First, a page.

Tens of thousands gather in Berlin to mark fall of Wall 25yrs on (PHOTOS, VIDEO)
Commemorations took place in Germany's capital to mark 25 years since the fall of the Berlin Wall, while German Chancellor Angela Merkel said its collapse was about “reclaiming freedom” and showing that “dreams can come true”.
Current and former world leaders gathered in Berlin this weekend as tens of thousands flocked to the German capital to celebrate the anniversary of the Berlin Wall collapse, which reunited Germany and signaled a profound change in international affairs.
"The fall of the Berlin Wall showed us that dreams can come true - and that nothing has to stay the way it is, no matter how big the hurdles are," said Merkel speaking at a ceremony at the Berlin Wall Memorial on Bernauer Strasse on Sunday.
On the night of November 9, 1989 the wall dividing East and West Berlin was toppled after 28 years separating families and loved ones.
"It was about reclaiming freedom, about being citizens, not subjects," said Merkel who grew up in East Germany. "It was a victory of freedom over bondage and it's a message of faith for today's, and future, generations that can tear down the walls - the walls of dictators, violence and ideologies."
People in Ukraine, Syria, Iraq and elsewhere around the world should feel inspired by the example of the Berlin Wall’s demise, Merkel added.
Amid the celebration, the team at the International Space Station sent a peace message from orbit. Russian ISS commander, cosmonaut Maxim Suraev, NASA astronaut Reid Wiseman and ESA astronaut Alexander Gerst reminded how people can live and work together for the benefit of all humankind.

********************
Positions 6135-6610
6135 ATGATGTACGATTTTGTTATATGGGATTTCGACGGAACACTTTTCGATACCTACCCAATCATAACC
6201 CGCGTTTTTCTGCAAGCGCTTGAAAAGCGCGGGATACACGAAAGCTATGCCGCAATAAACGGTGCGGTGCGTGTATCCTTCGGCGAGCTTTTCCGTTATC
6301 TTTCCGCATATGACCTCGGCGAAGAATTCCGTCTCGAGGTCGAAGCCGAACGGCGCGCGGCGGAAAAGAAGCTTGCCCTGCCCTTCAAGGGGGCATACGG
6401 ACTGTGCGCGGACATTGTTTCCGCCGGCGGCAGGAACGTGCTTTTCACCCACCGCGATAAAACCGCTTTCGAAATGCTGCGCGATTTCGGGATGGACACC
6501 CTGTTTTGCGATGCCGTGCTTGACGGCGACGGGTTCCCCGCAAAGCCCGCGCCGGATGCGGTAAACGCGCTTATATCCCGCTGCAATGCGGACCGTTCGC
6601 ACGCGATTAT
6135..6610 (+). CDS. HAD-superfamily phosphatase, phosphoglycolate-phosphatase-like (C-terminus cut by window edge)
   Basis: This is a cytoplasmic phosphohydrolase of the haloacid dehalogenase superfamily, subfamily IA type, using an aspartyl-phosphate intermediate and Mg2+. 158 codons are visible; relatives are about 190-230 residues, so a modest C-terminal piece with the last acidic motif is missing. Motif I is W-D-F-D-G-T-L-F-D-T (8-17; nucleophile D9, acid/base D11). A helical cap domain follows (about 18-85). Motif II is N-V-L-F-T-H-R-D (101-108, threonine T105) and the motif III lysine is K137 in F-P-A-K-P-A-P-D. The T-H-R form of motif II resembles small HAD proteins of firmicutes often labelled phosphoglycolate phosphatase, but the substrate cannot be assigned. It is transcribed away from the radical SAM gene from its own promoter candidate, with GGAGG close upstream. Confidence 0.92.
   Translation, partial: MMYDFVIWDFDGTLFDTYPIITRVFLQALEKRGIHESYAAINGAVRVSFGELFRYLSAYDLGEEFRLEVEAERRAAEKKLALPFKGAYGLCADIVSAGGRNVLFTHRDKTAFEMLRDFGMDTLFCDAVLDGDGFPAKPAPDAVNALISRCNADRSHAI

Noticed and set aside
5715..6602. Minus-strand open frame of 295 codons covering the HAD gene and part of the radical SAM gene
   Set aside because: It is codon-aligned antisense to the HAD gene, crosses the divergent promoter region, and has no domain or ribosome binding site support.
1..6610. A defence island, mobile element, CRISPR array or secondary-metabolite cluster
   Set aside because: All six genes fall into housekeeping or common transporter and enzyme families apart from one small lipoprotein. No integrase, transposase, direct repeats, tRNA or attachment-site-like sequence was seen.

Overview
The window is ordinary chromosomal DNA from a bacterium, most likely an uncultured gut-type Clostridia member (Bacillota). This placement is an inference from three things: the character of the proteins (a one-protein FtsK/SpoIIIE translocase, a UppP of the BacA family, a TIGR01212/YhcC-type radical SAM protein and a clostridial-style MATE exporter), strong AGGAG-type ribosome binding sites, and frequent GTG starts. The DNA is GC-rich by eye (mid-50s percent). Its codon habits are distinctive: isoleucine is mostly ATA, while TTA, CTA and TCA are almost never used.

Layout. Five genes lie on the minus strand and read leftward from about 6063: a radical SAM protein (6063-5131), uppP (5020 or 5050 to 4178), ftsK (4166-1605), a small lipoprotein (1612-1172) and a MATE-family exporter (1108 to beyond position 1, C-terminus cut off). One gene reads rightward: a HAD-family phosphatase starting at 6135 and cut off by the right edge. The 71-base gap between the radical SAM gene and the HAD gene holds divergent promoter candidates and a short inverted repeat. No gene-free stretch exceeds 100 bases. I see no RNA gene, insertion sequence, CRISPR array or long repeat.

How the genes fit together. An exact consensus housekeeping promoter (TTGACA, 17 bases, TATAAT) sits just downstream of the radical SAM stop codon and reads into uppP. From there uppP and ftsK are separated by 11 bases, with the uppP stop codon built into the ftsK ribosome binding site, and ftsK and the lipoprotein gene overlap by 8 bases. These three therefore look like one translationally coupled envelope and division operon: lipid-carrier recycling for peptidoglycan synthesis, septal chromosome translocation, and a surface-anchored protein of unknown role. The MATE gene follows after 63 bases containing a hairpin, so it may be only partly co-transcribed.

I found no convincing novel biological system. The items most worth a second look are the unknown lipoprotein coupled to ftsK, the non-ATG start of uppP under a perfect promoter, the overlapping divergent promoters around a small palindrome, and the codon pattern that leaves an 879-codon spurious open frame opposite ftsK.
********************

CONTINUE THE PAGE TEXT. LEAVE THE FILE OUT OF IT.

At least a million people were expected to attend the commemorative events in Berlin on Sunday. Several exhibitions dedicated to the event were opened, including the open-air exhibition "100 Wall Stories" consisting of a hundred exhibits along with the lighted balloon installation with stories of a divided city before the Wall, the construction of the Wall in 1961, protests, escape attempts, arrests and deaths, and everyday life in the divided city.
Merkel also participated in the lighting of candles at the National Memorial for the Victims of the Berlin wall.
One of the most anticipated parts of the commemoration program took place in the evening. Berliners and guests watched as 8,000 helium-filled balloons strung along a 15-kilometer stretch of the former border are released into the sky to Beethoven’s “Ode to joy”. This was followed by a vivid fireworks display and an open-air party at the city's Brandenburg Gate.
During the festive events the German Chancellor also noted that November 9 is also a significant day for the country’s history for the Reichskristallnacht – or the “Night of Broken Glass." This was a night when in 1938 the Nazi authorities launched a series of coordinated attacks against Jews throughout Nazi Germany and Austria.
"That was the opening note for the murder of millions," said Merkel, adding that on this day each year "I feel not just joy, but the responsibility that German history burdens us with."
After the fall of the Nazi regime as a result of World War II, Germany became two separate countries by 1949. The Federal Republic of Germany (West) was run by the Allies, while the German Democratic Republic (East) was controlled by the Soviet Union. Berlin was on the territory of East Germany, however it was shared with the Wall dividing the territories of the two states.
The fall of the Wall marked the coming of a new age – the end of the Cold war and the bipolar world and paved the way for Germany’s reunification in 1990.
The three day commemoration events were attended by the iconic former Soviet leader Mikhail Gorbachev, who on Saturday warned western leaders to tone down anti-Russian rhetoric and seek points of convergence.